Here's Looking at You By Paulo Portugal

in 26th Miami International Film Festival

by Paulo Portugal

Involuntary (De Ofrilliga) imposed itself as a clear winner of the FIPRESCI prize as the last film screened in the World Competition at the Miami Film Festival. It was also clear that the program chosen by Tiziana Finzi was an open window of films in search of truth. In the radical and most commented Bullet in the Head (Tiro en la cabeza), from the talented Spaniard Jaime Rosales, we took a voyeur position, observing the refusal of dialogue and forced to embrace random action as the ultimate clue for the viewer to find his or her own truth. Those who stayed until the revealing end experienced a clear message in which showing was far more important than telling.

With the same style of reality and voyeurism, the New Yorker of Brasilian descent, Antonio Campos, approached the youtube generation in Aftershool. While following two popular siblings in school, an adolescent captures by accident their death by an overdose. Paradoxical, the reverse side ends up being the documentary he’s asked to shoot to their memory. His version (not accepted by the school) is, in fact, an exciting DIY cinema, with refreshing and creative moving images.

The same suggestion of alternative ways of looking at reality through film is portrayed in Hooked (Pescuit sportiv), directed by the inspired young Romanian Adrian Sitaru. Even if the liberal use of subjective shots doesn’t add much to the open story of a couple who end up being manipulated by a hooker (the lovely Maria Dinulescu).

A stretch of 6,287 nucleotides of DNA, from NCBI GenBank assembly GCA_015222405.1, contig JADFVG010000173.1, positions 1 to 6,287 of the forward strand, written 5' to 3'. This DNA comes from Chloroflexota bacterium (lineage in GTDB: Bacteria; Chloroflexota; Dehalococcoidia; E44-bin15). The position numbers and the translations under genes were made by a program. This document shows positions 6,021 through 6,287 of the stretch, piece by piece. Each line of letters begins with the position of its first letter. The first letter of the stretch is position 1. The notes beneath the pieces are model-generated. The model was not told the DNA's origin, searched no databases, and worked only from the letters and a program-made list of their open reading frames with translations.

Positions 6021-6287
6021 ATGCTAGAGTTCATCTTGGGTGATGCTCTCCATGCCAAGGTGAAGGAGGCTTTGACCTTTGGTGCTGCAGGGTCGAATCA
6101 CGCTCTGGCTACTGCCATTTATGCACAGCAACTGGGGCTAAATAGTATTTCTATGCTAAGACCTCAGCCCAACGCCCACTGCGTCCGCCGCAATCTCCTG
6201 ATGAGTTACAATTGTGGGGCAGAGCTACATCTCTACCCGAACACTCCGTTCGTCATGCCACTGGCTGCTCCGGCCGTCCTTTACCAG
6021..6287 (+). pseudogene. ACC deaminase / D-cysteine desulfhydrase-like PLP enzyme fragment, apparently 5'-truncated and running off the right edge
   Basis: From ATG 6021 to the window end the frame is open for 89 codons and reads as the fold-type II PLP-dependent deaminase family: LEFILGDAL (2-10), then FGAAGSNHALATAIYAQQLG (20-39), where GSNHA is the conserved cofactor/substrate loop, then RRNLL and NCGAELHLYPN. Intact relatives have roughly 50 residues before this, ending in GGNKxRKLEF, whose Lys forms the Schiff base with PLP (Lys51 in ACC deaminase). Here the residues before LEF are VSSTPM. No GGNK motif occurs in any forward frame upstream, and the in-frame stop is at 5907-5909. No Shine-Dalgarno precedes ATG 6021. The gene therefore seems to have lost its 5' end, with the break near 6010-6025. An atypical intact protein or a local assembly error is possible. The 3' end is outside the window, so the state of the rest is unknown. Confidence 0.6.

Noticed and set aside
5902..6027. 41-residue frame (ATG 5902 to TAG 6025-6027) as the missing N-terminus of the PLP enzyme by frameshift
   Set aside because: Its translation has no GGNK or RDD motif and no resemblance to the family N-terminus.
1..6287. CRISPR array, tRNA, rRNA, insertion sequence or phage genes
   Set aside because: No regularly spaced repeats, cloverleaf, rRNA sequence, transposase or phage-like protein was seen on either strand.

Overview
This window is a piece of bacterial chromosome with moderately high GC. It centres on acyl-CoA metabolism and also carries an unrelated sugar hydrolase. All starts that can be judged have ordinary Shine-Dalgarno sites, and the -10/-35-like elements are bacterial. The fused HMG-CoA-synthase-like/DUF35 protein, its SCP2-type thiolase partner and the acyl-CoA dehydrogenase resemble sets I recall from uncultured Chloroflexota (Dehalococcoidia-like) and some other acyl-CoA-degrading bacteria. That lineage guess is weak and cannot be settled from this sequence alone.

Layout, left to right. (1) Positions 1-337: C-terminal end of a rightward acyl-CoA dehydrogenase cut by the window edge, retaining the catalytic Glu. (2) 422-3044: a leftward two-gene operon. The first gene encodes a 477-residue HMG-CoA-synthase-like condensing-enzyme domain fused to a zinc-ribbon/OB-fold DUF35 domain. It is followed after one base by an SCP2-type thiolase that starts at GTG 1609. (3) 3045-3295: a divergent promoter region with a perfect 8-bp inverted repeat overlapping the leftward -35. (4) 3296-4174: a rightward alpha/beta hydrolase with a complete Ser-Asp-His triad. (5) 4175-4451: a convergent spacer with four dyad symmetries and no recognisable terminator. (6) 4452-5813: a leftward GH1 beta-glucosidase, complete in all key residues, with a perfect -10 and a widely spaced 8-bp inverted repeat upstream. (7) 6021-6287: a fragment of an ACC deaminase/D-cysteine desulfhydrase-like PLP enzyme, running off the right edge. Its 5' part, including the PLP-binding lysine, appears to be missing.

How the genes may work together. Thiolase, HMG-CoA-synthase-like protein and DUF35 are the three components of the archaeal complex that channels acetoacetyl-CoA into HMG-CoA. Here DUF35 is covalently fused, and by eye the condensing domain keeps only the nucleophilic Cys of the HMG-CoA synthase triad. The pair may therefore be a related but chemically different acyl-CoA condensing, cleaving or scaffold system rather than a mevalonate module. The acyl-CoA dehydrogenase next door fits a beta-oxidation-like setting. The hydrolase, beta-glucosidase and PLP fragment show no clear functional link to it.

In some of the narrative fragments of Ruben Östlund’s Involuntary we are close to the same youtube generation, but what’s most striking is the way the several storylines depict different approaches on how individual actions get surrounded by the effect of the group. It could be the child that ends up choosing the wrong answer to please the teacher and the fellow students who (intentionally) disapproved of any choice she would take in order to cement her levels of self confidence. Or the innocence of a little kid that accepts the guilt of damaging something he didn’t, to the despair of the guilty adult who remained in silence. What is brilliant is the dillema of speaking or not speaking, and the unconventional camerawork, most of the time opting to be still when it should be moving. But, as the actor Leif Edlund said in his q&a, after the screening, it’s “more a group of moving images than a film”. They come and go like time. What stays is a refreshing insight on comunication and cinema.

Unfortunately, nothing similar in the docudrama I Want to See (Je veux voir) in which Catherine Deneuve observes the destruction of Lebanon during a few hours in the country before a reception. It’s sad that the attitude of seeing or observing only exists here with the presence of a diva who is much more seen than what she is seeing. Pity.